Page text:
• Keeping Friends

Collecting rent may trump hanging on to a tenuous friendship

Published: June 15, 2014 | By | 2 Replies Continue Reading
A landlord can’t get her friend to pay his rent.



I am a concerned 49-year-old woman who has a 20-year-old friend. Recently, he became unemployed and is unable to get more hours in his job. Our friendship has been quite distant and financially, he hasn’t met his rent arrears owed to me.

He chooses to stay at the next door neighbor’s house. Although I have spoken to him and his mum about my concerns, he feels he can’t communicate with me. I have given him every opportunity to keep the communication lines open.

I am a single mum trying to make ends meet. This has being very difficult. What should I do?

Signed, Tammy


Hi Tammy,

It’s very hard to balance a friendship with a landlord-tenant relationship, especially when your friend isn’t paying his rent.

You are a single mother and need the income from this rental so you need to treat this like a business relationship rather than a friendship.

You need to let your friend know in no uncertain terms that his rent is past due and if you don’t receive it within the next thirty days, you’ll have no option but to start eviction proceedings.

Friends don’t avoid contact when they owe a debt. Your first responsibility has to be to your own family rather than an irresponsible friend. Moreover, you need to examine why you are holding on to this tenuous friendship.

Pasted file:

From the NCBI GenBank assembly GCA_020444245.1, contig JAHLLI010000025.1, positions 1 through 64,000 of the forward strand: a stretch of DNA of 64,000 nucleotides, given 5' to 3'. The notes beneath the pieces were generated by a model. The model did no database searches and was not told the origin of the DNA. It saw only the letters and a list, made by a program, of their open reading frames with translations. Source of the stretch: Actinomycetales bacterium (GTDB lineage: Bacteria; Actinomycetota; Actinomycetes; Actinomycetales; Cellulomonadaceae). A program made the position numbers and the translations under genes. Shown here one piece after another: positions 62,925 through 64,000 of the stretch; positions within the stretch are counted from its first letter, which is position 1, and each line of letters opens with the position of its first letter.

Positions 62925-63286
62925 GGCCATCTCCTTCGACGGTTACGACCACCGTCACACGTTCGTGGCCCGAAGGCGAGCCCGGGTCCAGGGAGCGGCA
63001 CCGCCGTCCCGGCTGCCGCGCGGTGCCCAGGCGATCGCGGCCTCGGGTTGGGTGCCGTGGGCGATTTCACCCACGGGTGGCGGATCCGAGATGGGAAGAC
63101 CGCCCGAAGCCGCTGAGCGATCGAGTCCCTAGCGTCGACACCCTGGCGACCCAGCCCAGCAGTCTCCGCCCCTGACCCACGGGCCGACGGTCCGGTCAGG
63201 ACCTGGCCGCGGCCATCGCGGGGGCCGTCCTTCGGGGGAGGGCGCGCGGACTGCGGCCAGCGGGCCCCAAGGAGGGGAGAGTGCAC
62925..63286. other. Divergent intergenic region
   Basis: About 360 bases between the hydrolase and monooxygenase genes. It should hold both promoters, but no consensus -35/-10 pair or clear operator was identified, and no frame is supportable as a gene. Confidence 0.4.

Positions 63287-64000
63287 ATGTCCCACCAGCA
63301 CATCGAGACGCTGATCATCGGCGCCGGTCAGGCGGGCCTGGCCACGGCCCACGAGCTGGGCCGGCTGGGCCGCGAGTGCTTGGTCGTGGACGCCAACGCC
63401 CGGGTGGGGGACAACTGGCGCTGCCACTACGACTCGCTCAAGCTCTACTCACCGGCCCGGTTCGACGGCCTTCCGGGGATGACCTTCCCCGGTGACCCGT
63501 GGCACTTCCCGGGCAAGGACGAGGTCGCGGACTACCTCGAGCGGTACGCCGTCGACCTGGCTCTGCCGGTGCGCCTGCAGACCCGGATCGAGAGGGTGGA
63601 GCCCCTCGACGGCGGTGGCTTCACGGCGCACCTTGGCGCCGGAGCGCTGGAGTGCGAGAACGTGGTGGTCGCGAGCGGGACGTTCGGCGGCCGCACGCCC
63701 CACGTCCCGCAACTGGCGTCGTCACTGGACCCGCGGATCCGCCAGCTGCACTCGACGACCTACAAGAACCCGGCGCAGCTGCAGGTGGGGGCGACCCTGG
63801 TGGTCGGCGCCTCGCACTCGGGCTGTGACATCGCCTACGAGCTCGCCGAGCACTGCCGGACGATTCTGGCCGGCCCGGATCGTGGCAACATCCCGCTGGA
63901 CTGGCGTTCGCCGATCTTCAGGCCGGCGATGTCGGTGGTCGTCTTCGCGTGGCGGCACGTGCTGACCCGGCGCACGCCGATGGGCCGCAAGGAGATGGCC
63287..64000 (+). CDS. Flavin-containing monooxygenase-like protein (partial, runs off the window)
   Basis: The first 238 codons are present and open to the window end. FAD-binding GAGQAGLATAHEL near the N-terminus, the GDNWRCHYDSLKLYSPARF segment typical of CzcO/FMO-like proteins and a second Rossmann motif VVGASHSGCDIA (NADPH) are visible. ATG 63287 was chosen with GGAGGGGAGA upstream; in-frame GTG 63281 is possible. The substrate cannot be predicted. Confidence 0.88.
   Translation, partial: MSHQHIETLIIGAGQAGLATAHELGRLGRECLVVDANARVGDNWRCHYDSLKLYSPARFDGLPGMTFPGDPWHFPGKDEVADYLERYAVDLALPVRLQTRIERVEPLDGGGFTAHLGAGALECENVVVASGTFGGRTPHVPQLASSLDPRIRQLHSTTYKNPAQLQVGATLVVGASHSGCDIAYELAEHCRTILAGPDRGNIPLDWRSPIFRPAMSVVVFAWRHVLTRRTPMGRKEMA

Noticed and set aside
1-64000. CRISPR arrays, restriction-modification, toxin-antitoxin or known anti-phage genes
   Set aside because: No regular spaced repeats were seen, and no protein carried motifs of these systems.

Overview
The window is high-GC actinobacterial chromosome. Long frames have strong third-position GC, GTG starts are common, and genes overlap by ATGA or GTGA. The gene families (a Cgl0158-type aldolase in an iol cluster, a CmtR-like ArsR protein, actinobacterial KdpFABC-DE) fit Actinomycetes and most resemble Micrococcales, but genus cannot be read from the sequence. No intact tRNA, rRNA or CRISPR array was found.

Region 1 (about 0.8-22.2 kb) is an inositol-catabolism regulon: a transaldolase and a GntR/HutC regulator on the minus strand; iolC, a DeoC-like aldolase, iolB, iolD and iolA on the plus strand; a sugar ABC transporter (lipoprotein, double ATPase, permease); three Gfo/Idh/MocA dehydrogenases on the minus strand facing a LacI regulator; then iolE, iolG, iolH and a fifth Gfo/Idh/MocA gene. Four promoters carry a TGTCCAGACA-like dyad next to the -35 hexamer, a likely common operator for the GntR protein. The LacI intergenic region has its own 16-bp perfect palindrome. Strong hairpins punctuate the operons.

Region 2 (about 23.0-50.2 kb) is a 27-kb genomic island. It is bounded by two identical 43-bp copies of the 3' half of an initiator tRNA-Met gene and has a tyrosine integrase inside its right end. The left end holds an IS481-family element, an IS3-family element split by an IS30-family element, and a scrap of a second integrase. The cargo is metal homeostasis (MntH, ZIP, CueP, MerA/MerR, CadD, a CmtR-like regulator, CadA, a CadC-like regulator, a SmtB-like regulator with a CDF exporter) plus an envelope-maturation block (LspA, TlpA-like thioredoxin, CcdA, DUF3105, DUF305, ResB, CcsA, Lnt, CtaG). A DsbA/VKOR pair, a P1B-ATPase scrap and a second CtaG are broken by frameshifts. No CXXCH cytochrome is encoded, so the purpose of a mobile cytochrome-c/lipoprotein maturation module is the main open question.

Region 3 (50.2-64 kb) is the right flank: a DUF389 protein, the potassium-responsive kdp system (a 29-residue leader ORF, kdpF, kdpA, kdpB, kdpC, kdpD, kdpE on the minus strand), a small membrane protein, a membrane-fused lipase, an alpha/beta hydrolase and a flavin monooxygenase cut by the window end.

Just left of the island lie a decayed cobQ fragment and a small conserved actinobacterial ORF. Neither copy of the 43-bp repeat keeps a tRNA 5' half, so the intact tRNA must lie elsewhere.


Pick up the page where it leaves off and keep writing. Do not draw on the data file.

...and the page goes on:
Best, Irene

Some prior posts on money and friendship on The Friendship Blog:

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Category: Friends and Money

Comments (2)

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  1. Mike says:

    Anytime there’s a working or business relationship, that part has to be successfully addressed before the friendship can kick in.

    If he’s not paying his rent, she needs to start acting like a landlord dealing with a delinquent tenant and not like a friend. The fact that he’s not talking to her about his rent problems suggests there isn’t much of a friendship to begin with.

  2. Amy F says:

    Well said, Irene. This guy isn’t treating you like a friend, he’s not even treating you like a person he respects. I’d give him 30 to pay the money back or find a new place to live. You probably won’t get the money back, so chalk this up to a lesson learned about the boundaries if landlord first, friend second.
    Good luck.

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